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Sixth Cir. Reinstates Shopper's Negligence Claim Against Target

By Robyn Hagan Cain on November 02, 2011 | Last updated on March 21, 2019

We have long believed that the Target clearance aisle was a dangerous place, but that belief was based on monetary concerns, not safety hazards. Regardless, we love Target.

An unpublished Sixth Circuit Court of Appeals opinion issued last week, however, reminds us that danger lurks even in happy places. With that in mind, the Sixth Circuit reinstated a Target clearance shopper’s negligence claim against the retail giant, finding that the district court had erred in granting Target’s motion for summary judgment.

Plaintiff Kelly Hollerbach was injured when two picture frames fell off a hook and landed on her toe in a Michigan Target store. Hollerbach claimed that she did not touch the items before they fell.

Michigan premises liability law includes a specific negligence claim based on an injury that arises out of a condition on the property. To establish a prima facie case of premises liability, a plaintiff must establish that the defendant owed and breached a duty to her, an injury resulted from that breach, and the plaintiff incurred damages.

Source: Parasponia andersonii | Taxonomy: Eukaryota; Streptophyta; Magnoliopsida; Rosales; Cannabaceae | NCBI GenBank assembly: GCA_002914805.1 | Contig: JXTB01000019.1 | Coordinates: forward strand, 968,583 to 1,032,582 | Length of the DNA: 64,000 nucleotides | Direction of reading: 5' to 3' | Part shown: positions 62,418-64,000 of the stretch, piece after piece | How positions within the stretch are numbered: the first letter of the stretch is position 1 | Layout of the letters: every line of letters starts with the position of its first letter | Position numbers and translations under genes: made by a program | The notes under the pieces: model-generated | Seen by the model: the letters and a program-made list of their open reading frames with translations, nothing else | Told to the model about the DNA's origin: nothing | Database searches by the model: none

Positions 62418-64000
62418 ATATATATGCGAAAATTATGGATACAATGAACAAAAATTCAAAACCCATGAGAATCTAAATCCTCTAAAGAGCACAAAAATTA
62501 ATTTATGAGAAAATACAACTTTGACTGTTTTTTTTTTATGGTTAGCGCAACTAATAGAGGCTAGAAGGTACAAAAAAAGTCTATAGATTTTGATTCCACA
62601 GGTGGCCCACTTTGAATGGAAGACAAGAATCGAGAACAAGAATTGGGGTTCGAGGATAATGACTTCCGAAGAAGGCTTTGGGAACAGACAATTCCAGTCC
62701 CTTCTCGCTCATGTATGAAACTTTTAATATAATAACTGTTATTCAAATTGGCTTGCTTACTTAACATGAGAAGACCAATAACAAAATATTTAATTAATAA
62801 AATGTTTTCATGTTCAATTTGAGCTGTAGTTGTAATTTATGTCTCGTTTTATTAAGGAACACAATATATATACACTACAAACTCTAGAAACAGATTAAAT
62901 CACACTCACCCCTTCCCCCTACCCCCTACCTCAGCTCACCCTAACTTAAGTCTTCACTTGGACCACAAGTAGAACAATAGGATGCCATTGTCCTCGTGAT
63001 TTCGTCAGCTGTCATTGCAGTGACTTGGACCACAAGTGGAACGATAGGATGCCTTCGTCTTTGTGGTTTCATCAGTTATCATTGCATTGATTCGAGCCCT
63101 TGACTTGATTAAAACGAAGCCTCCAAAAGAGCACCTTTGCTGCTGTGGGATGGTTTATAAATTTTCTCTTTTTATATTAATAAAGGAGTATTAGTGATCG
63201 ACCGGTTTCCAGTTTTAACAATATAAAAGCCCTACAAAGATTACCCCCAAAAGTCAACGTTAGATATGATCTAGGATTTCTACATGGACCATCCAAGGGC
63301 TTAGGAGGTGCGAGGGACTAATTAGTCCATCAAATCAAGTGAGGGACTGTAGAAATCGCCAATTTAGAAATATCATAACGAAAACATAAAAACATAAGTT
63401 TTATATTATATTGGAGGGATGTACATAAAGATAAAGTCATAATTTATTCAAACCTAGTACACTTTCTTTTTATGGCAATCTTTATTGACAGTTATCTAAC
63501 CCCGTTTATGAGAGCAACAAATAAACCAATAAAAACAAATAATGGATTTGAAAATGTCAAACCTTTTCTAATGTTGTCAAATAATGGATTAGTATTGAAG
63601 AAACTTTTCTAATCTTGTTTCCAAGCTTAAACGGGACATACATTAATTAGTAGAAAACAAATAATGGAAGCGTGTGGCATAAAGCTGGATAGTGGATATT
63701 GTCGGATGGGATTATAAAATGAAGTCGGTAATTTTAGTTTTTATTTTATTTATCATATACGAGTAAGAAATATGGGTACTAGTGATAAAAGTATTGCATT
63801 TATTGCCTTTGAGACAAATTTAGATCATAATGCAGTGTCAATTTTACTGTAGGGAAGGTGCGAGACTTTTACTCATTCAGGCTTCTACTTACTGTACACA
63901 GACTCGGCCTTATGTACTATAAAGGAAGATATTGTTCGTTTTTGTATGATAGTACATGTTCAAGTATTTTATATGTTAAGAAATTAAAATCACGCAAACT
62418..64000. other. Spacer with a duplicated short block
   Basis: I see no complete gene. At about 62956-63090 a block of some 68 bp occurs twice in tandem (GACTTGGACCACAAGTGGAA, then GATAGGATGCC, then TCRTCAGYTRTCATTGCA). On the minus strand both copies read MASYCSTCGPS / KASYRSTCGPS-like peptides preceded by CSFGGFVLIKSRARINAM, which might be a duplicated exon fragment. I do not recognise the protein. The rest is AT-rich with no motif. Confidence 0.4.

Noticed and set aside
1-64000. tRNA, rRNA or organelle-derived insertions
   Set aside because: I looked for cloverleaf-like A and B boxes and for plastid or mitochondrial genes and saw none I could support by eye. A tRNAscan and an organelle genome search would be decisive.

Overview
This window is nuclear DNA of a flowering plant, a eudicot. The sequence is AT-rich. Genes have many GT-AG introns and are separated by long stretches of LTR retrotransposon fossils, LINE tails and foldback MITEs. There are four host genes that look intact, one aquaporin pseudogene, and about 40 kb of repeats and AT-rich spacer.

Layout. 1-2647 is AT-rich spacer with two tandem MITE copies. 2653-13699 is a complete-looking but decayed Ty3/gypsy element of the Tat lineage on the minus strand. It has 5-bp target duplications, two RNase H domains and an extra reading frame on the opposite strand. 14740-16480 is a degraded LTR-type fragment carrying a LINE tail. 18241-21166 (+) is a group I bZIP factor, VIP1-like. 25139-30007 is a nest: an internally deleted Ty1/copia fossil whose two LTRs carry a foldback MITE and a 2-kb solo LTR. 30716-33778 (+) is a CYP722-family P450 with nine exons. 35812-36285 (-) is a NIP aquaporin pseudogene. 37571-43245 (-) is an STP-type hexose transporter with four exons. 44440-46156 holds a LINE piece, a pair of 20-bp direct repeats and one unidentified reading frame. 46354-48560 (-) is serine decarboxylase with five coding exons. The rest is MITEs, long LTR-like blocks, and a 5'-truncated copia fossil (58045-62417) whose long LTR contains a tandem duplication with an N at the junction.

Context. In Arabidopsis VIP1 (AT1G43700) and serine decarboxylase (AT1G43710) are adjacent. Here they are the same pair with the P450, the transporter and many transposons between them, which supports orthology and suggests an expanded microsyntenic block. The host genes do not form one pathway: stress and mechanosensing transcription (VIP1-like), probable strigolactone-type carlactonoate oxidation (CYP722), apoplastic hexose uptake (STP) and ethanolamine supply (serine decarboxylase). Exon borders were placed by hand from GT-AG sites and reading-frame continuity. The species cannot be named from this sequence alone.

Hollerbach sued, basing her negligence claim on Target's property condition.

Target moved for summary judgment under Federal Rule of Civil Procedure 56, arguing that Hollerbach's claim should be dismissed because the claim was "based on impermissible speculation," and that Target owed her no duty because there was no evidence that Target either created, or was on notice of, the allegedly defective condition.

Concluding that Target did not have constructive notice of the allegedly defective condition - and that the condition was open and obvious - the district court granted summary judgment.

The Sixth Circuit Court of Appeals reversed and remanded the case.

During its proceedings, the district court had determined that the defective condition in the display was the slight downward slant of a second fixture/hook, (not the fixture that had once contained the falling frames). The court further determined that Hollerbach had seen the non-offending fixture/hook, that its slant was open and obvious, and that she thus should have appreciated the danger that frames may fall.

The Sixth Circuit found that the district court improperly concluded that Target did not have notice of the allegedly defective condition.

Target presented no evidence that a third party, such as an outside vendor, would have installed the clearance aisle display, positioned or affixed the fixtures/hooks, or placed or arranged the picture frames in the home-goods clearance aisle.

The Sixth Circuit Court of Appeals concluded that a reasonable jury could conclude Target created or tolerated the condition, so Target's knowledge of the condition could be inferred. Accordingly, the court reinstated the case.

Hollerbach's negligence claim survived based on photographs that she took to document the accident scene. (A Target team leader, who also took photos for an internal accident report, photographed the wrong aisle.) If a client contacts you about a similar negligence claim, make sure that you have independent documentation of the alleged hazard that is the basis of your claim.

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